Uncertainty is something I struggle with everyday.
I want to know what will happen. I want everything to be perfect.
I know that someday I’ll be better, so maybe I’ll do it correctly then. I get stuck thinking about the future, while missing the present.
It’s only human behavior to be concerned about what might happen.
Striking a balance between certainty and uncertainty is difficult for us. We need certainty for our basic needs, but we also need uncertainty to keep us interested and growing. Curiosity vs. Worry. The problem is when uncertainty is crippling.
I’d love to craft a perfect post about uncertainty, but will it be perfect? Will it be inspiring?
“Have no fear of perfection – you’ll never reach it.” ― Salvador Dalí
I’m uncertain that anyone will read this post and if I let that get to me, uncertainty could prevent me from ever hitting the publish button.
One way of dealing with uncertainty is letting go of the outcome and knowing that everything will be OK. It’s difficult because we have doubt, but there will always be doubt.
Giving without expectation is one way I deal with uncertainty. “I’m just going to put this out there and see what happens.”
Uncertainty is a scary thing, but it’s where growth and new experiences live. Certainty is where complacency and mediocrity live.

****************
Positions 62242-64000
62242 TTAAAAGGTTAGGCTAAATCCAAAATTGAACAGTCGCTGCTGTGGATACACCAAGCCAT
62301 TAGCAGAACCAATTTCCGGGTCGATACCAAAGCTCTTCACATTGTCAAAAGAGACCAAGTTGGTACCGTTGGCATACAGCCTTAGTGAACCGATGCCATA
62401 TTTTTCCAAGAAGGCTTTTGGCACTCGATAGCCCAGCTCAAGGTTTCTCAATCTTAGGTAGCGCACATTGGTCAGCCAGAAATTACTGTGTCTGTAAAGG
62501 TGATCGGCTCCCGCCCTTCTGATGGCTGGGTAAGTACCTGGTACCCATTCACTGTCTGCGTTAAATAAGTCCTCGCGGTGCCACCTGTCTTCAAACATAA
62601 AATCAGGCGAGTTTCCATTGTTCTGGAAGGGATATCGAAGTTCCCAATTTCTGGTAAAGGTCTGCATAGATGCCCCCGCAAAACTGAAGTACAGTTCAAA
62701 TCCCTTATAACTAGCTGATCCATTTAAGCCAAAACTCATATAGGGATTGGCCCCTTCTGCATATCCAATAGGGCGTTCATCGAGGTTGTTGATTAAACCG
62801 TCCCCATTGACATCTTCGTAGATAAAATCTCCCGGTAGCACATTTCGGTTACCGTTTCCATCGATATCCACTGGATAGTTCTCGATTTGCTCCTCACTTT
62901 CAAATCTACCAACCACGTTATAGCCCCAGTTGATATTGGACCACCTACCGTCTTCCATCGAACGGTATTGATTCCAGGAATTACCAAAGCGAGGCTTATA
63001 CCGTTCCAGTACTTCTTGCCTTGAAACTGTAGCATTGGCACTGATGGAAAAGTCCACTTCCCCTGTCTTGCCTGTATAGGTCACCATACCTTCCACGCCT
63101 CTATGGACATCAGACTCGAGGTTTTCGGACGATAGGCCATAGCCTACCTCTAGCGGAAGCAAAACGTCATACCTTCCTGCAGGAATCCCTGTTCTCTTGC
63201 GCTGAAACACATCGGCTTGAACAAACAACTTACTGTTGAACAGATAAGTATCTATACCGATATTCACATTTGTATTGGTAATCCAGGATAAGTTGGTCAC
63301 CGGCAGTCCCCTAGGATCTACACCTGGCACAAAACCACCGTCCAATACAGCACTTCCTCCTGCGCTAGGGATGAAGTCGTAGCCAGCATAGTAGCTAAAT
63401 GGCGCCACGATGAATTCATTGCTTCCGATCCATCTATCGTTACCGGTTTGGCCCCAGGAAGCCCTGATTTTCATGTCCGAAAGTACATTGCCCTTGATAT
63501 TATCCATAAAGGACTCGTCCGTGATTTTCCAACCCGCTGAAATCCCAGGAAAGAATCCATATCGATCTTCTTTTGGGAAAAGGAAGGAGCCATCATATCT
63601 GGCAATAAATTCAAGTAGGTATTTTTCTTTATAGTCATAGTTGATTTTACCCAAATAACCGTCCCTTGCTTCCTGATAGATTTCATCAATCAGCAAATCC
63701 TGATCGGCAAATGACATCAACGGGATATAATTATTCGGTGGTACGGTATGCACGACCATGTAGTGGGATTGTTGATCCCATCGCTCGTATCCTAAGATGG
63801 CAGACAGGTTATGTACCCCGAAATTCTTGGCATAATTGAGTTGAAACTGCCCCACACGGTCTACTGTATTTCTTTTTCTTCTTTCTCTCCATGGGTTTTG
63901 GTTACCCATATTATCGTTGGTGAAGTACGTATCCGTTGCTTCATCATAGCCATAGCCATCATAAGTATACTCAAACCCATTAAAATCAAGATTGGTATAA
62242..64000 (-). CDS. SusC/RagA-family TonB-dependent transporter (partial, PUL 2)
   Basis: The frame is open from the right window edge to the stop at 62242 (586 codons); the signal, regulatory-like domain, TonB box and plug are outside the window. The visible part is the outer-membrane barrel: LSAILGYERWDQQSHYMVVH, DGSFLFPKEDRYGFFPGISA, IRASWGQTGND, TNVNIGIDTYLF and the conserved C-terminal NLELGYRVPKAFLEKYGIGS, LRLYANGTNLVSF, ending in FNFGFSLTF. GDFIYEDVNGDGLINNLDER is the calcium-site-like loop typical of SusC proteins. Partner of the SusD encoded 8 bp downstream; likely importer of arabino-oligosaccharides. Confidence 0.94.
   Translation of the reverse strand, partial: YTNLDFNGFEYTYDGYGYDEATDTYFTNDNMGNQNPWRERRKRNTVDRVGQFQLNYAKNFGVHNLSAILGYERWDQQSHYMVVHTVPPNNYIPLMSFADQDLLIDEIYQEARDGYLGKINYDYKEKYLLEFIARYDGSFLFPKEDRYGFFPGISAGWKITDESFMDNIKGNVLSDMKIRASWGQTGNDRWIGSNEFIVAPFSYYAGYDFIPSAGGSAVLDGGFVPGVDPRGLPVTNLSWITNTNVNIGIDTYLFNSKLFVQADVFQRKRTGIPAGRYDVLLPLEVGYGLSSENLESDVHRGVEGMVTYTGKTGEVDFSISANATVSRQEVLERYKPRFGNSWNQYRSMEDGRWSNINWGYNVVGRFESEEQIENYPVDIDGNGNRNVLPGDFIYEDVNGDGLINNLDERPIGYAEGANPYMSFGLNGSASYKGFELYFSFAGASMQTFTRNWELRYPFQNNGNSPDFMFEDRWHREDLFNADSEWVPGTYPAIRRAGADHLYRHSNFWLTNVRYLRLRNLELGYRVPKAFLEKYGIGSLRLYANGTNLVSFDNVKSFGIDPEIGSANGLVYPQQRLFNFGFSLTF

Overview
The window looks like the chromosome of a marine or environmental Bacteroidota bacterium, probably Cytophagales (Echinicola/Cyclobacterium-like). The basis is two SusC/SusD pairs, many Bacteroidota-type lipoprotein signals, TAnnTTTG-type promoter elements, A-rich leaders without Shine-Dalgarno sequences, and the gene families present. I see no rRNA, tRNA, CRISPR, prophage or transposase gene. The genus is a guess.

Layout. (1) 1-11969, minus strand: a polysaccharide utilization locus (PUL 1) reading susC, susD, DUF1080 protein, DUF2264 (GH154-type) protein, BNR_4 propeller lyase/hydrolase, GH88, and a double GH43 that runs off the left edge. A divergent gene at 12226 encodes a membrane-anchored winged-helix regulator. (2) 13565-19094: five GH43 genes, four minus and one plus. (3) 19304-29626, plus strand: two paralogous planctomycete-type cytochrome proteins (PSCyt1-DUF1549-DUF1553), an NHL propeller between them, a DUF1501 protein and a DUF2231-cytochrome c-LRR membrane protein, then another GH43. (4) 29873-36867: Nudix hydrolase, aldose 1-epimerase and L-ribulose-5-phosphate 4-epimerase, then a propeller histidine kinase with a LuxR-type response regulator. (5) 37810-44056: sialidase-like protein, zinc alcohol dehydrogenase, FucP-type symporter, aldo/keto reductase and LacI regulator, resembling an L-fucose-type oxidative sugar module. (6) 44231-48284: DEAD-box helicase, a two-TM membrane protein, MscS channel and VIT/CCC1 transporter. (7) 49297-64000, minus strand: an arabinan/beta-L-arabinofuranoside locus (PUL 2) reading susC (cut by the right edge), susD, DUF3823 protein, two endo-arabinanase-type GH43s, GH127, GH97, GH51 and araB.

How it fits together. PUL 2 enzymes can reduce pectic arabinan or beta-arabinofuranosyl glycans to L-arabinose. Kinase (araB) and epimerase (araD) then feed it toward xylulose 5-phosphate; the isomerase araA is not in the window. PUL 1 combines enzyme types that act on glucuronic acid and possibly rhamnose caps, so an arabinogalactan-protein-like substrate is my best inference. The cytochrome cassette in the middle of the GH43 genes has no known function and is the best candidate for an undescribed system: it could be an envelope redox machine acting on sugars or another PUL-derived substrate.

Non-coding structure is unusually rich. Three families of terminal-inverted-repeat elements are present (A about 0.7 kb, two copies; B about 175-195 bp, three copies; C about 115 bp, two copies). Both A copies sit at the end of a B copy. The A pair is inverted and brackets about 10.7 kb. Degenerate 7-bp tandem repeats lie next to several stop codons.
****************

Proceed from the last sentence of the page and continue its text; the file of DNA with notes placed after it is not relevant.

In improv, every scene starts with uncertainty. There is no script, which can be terrifying especially when you are starting out. When I began, I was so anxious and worried that I would say the wrong thing. As I learned, practiced, failed, and failed again; I realized that as long as I listened and reacted honestly, I would be OK. Even if I had a bad scene, it wasn’t the end of the world. I would get another opportunity to get better.
I gave up on perfect and focused on the moment. I accepted the fact that there would always be something better to do or say, but I can’t wait for that to happen in a scene. Life will not wait for you to make perfect decisions.
Now, I get excited about improvising and life. I can’t wait to see how each scene turns out.
“I wanted a perfect ending. Now I’ve learned, the hard way, that some poems don’t rhyme, and some stories don’t have a clear beginning, middle, and end. Life is about not knowing, having to change, taking the moment and making the best of it, without knowing what’s going to happen next. Delicious Ambiguity.” – Gilda Radner
How do you deal with uncertainty?